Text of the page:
16. Tuomi T, Carlsson A, Li HY, Isomaa B, Miettinen A, Nilsson A, et al. Clinical and genetic characteristics of type 2 diabetes with and without GAD antibodies. Diabetes (1999) 48(1):150–7. doi:10.2337/diabetes.48.1.150
17. Barinas-Mitchell E, Kuller LH, Pietropaolo S, Zhang YJ, Henderson T, Pietropaolo M. The prevalence of the 65-kilodalton isoform of glutamic acid decarboxylase autoantibodies by glucose tolerance status in elderly patients from the cardiovascular health study. J Clin Endocrinol Metab (2006) 91(8):2871–7. doi:10.1210/jc.2005-2667
18. Ong YH, Koh WCA, Ng ML, Tam ZY, Lim SC, Boehm BO, et al. Glutamic acid decarboxylase and islet antigen 2 antibody profiles in people with adult-onset diabetes mellitus: a comparison between mixed ethnic populations in Singapore and Germany. Diabet Med (2017) 34(8):1145–53. doi:10.1111/dme.13358
19. Buzzetti R, Spoletini M, Zampetti S, Campagna G, Marandola L, Panimolle F, et al. Tyrosine phosphatase-related islet antigen 2(256-760) autoantibodies, the only marker of islet autoimmunity that increases by increasing the degree of BMI in obese subjects with type 2 diabetes. Diabetes Care (2015) 38(3):513–20. doi:10.2337/dc14-1638
20. Pham MN, Hawa MI, Pfleger C, Roden M, Schernthaner G, Pozzilli p, et al. Pro- and anti-inflammatory cytokines in latent autoimmune diabetes in adults, type 1 and type 2 diabetes patients: action LADA 4. Diabetologia (2011) 54(7):1630–8. doi:10.1007/s00125-011-2088-6
22. Zhou Z, Xiang Y, Ji L, Jia W, Ning G, Huang G, et al. Frequency, immunogenetics, and clinical characteristics of latent autoimmune diabetes in China (LADA China study): a nationwide, multicenter, clinic-based cross-sectional study. Diabetes (2013) 62(2):543–50. doi:10.2337/db12-0207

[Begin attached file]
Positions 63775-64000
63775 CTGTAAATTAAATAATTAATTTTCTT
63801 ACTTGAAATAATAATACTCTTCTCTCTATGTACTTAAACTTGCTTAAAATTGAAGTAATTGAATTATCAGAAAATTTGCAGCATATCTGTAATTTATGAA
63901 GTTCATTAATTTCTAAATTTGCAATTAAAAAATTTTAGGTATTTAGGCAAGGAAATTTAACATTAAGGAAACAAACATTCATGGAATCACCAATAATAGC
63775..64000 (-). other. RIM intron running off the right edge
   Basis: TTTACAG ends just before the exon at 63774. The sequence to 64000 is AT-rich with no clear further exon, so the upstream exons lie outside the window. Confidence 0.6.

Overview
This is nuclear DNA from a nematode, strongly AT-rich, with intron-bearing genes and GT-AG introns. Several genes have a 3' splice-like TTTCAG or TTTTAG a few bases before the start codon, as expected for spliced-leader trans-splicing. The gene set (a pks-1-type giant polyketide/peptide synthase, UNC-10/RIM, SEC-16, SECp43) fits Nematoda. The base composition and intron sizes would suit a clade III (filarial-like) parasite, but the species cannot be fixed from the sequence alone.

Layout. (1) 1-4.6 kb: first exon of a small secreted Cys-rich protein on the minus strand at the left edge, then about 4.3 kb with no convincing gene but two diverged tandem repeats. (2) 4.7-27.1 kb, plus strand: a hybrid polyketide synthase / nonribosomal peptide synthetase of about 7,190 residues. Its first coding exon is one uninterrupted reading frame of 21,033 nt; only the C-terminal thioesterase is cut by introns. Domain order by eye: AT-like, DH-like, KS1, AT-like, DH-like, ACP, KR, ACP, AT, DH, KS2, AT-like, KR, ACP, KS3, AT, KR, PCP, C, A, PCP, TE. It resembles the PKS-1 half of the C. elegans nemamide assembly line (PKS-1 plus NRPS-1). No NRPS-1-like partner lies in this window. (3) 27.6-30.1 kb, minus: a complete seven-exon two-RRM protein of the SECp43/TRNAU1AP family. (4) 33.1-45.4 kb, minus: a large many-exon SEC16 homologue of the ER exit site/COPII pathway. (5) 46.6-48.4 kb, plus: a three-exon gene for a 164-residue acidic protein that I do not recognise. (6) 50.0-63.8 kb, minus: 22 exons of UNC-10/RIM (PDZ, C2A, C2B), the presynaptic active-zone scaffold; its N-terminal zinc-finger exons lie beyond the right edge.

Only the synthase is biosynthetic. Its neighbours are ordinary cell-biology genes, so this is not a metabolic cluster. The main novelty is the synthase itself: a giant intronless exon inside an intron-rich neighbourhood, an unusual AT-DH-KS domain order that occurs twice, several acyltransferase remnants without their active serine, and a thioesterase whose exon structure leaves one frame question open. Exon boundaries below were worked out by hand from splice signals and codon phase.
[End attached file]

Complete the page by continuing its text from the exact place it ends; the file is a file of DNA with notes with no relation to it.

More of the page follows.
23. Turner R, Stratton I, Horton V, Manley S, Zimmet p, Mackay IR, et al. UKPDS 25: autoantibodies to islet-cell cytoplasm and glutamic acid decarboxylase for prediction of insulin requirement in type 2 diabetes. Lancet (1997) 350(9087):1288–93. doi:10.1016/S0140-6736(97)03062-6
24. Takeda H, Kawasaki E, Shimizu I, Konoue E, Fujiyama M, Murao S, et al. Clinical, autoimmune, and genetic characteristics of adult-onset diabetic patients with GAD autoantibodies in Japan (Ehime Study). Diabetes Care (2002) 25(6):995–1001. doi:10.2337/diacare.25.6.995
25. Bottazzo GF, Bosi E, Cull CA, Bonifacio E, Locatelli M, Zimmet p, et al. IA-2 antibody prevalence and risk assessment of early insulin requirement in subjects presenting with type 2 diabetes (UKPDS 71). Diabetologia (2005) 48(4):703–8. doi:10.1007/s00125-005-1808-1
26. Yang L, Luo S, Huang G, Peng J, Li X, Yan X, et al. The diagnostic value of zinc transporter 8 autoantibody (ZnT8A) for type 1 diabetes in Chinese. Diabetes Metab Res Rev (2010) 26(7):579–84. doi:10.1002/dmrr.1128
27. Kawasaki E, Nakamura K, Kuriya G, Satoh T, Kuwahara H, Kobayashi M, et al. Autoantibodies to insulin, insulinoma-associated antigen-2, and zinc transporter 8 improve the prediction of early insulin requirement in adult-onset autoimmune diabetes. J Clin Endocrinol Metab (2010) 95(2):707–13. doi:10.1210/jc.2009-1733